Mrs. T. A. McBride and daughter, Miss May, arrived home last Friday evening from a six weeks camping trip in the vicinity of Mt. St. Helens. Aside from the smoke of the forest fires during the summer, a delightful outing was spent.

Oregon City Enterprise, September 27, 1907

  • Several converts were baptized in the river at the foot of Eleventh Street Sunday by Rev. Blackwell of the Methodist Episcopal Church.
  • Ladies of the Baptist Church are considering the question of serving meals at the Fair at Gladstone. The ladies have a good reputation for feeding people up to the limit of value, so that it is needless to say that such arrangement will prove popular with those who expect to patronize the Fair restaurant.
  • Chief of Police Burns arrested Robert W. Bottorff, quarter-master sergeant of Company K, Fourteenth United States Infantry, who is wanted at Vancouver Barracks to answer a charge of desertion. Bottorff left the post while on duty at Vancouver about 10 days ago, in company with a woman, and has been living here quietly.
  • Messrs. Scott, Spence, Lazelle and Cross of the Fair committee on location, visited the Chautauqua grounds Tuesday and settled on a the arrangement of stalls and pens for horses, cattle, sheep and hogs, and put the work of building them into the hands of Mr. Cross. It is promised that the arrangements will be ample and that they will be ready in time for the opening of the big show.


An Associated Press dispatch under a New York City date says:


1907 Postcard showing Meeker’s wagon in New York City.

An ox-team drawing a “prairie schooner.” the driver of which was a rugged looking old man, who wore a typical western garb, attracted great crowds on Broadway. The vehicle and driver were not only a striking contrast to the automobiles and carriages on the “Great White Way,” but a decided novelty in New York.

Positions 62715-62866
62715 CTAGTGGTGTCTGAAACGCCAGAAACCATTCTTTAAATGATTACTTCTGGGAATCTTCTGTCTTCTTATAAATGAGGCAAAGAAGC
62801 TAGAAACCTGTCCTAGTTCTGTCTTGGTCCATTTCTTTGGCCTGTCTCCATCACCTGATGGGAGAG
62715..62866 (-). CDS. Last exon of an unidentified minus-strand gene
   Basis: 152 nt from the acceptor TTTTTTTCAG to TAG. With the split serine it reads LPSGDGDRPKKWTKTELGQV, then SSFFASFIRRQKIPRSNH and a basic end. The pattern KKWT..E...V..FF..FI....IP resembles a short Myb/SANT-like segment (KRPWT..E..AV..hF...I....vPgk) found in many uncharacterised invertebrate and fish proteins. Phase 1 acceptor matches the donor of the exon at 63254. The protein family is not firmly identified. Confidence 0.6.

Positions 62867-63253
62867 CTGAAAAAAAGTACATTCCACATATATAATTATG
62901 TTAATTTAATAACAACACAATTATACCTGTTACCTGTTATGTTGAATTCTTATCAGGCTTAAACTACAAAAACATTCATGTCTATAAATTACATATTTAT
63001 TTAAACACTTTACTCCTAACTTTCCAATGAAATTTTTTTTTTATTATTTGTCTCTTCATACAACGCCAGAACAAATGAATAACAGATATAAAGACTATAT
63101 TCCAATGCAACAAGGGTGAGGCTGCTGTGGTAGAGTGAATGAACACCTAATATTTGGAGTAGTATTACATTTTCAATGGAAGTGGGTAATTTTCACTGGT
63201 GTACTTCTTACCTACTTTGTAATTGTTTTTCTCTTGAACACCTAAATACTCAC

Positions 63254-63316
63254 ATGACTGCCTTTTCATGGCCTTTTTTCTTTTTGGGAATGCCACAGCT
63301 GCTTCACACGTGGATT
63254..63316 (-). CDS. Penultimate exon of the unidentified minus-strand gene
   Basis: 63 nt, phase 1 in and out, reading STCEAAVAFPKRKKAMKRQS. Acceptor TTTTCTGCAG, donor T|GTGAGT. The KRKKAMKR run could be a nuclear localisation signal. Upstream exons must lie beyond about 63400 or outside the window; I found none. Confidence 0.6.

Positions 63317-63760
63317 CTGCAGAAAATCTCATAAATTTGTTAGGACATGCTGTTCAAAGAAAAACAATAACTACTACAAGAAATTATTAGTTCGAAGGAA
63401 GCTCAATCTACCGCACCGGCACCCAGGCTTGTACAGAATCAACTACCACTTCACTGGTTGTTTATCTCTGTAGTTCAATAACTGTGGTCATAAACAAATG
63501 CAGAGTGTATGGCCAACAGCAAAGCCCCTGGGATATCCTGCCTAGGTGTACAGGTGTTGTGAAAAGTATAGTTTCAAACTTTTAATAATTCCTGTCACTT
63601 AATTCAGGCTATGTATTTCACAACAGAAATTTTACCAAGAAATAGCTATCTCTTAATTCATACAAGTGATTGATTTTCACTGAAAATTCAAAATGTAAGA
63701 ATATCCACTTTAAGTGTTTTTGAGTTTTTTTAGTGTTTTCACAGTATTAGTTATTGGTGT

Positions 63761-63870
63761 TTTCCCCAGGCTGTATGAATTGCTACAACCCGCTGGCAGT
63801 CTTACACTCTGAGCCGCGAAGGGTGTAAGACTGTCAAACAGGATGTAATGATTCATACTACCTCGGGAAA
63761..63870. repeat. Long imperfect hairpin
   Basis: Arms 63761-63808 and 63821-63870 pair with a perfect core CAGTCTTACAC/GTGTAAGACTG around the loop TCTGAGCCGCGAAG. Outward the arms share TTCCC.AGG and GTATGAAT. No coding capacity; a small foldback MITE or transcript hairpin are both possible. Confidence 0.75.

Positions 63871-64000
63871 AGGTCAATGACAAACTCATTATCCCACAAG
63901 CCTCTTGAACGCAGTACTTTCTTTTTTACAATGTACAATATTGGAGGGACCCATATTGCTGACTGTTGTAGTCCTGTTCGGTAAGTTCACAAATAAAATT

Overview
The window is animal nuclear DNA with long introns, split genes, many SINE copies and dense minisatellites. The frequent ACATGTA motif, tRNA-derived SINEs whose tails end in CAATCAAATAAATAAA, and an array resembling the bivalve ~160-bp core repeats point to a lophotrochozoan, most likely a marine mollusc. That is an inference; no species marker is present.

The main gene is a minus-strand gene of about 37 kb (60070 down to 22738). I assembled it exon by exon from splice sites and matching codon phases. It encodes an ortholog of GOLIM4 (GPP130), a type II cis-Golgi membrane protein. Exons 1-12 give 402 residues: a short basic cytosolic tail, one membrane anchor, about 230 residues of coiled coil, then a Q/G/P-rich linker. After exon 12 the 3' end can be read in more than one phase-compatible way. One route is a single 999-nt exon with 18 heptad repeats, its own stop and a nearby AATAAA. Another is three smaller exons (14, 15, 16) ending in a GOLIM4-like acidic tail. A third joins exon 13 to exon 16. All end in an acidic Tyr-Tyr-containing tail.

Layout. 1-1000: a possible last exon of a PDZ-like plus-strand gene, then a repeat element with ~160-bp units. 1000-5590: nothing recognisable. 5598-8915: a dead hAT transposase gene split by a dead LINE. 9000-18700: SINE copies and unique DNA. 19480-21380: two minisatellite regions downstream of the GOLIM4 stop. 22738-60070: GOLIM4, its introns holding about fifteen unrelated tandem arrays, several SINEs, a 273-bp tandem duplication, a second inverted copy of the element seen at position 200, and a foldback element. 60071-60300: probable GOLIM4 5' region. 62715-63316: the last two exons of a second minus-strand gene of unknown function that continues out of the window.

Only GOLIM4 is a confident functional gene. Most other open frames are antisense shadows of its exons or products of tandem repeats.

The driver was Ezra Meeker, a pioneer of the Oregon Trail, who had returned over the trail he followed a half century before.

All along Riverside Drive from Grant’s tomb to Seventy-Second Street Meeker was followed by an interested and curious throng. When Broadway was reached the crowd was so dense that the oxen had a hard time to make any headway. Meeker’s trip ended at the Battery. He had come all the way from Tumwater, Washington to New York in 626 days.

Oregon City Enterprise, September 28, 1917


The bodies of Earl Owen and Ted Creel, the two young men who mysteriously disappeared on the night of Wednesday, September 12, were found floating in the Willamette River on Friday morning. Owen’s body was seen floating in the river by the crew of the steamer Ruth, the boat on which the young men were employed, the body being near the west bank of the river south of the rapids, and the body of Creel was found by some fishermen between the Magoon park and Jennings Lodge.